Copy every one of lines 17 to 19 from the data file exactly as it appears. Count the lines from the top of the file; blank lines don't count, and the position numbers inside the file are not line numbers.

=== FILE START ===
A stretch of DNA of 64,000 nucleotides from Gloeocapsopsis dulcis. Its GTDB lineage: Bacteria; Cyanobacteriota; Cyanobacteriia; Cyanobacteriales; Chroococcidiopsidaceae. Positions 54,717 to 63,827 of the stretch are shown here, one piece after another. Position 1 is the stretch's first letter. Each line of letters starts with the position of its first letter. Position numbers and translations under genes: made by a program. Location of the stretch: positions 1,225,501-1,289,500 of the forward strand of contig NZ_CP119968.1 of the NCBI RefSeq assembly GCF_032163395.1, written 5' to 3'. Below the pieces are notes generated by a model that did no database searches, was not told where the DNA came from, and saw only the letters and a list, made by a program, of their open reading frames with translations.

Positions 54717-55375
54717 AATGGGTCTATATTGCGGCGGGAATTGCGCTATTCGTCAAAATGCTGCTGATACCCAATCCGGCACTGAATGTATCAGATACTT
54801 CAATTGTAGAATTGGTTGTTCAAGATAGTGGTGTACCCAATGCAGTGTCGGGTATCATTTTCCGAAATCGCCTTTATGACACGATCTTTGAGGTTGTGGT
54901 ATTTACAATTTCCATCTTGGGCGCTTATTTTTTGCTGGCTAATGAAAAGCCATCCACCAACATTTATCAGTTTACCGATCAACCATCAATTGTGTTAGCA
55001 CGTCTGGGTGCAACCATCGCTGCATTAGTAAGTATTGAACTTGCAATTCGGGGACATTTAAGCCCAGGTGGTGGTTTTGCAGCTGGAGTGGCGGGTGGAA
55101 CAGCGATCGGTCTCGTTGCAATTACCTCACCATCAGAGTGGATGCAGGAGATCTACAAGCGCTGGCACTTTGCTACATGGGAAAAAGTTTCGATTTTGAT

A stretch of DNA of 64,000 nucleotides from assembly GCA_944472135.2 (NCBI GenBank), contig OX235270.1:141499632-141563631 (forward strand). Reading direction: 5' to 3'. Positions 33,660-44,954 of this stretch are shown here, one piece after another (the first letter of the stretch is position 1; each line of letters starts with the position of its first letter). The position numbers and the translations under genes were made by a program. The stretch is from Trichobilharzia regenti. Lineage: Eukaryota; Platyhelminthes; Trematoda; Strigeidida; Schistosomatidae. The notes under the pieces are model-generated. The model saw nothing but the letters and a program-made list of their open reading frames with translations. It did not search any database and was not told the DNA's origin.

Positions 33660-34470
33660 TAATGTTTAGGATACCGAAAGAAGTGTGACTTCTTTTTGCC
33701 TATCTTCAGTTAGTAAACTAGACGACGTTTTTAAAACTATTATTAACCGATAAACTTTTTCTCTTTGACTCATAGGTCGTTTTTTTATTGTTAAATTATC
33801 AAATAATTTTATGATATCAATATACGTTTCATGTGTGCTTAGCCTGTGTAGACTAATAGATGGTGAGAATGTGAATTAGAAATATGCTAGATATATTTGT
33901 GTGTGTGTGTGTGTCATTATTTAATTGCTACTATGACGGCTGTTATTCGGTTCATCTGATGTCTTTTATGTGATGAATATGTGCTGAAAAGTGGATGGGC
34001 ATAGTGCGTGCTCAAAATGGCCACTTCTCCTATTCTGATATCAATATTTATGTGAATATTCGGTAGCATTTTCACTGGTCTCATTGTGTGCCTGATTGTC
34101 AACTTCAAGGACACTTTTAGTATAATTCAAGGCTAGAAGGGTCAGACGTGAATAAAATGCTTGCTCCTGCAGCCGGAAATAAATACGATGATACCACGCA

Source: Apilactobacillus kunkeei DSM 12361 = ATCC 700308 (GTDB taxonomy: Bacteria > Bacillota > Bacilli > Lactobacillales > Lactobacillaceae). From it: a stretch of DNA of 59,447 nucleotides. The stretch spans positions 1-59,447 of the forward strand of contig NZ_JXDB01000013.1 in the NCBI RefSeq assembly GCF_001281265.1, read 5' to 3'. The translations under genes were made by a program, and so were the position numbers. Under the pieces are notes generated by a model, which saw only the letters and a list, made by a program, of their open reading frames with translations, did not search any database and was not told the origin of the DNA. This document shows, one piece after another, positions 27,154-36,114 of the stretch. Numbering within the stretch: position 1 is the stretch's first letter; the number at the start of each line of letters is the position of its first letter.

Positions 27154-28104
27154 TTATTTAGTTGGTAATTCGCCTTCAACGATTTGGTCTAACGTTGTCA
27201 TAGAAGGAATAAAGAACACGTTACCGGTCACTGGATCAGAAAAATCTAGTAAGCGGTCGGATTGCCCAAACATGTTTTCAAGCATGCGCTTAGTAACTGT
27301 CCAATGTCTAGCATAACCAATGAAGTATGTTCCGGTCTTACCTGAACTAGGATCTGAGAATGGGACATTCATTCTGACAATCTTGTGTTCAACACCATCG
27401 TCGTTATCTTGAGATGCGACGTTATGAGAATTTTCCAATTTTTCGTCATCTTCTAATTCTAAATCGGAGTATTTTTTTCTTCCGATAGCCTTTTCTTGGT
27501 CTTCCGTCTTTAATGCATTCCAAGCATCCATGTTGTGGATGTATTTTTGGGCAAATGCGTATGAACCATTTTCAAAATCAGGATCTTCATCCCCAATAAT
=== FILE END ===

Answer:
Positions 27154-28104
27154 TTATTTAGTTGGTAATTCGCCTTCAACGATTTGGTCTAACGTTGTCA
27201 TAGAAGGAATAAAGAACACGTTACCGGTCACTGGATCAGAAAAATCTAGTAAGCGGTCGGATTGCCCAAACATGTTTTCAAGCATGCGCTTAGTAACTGT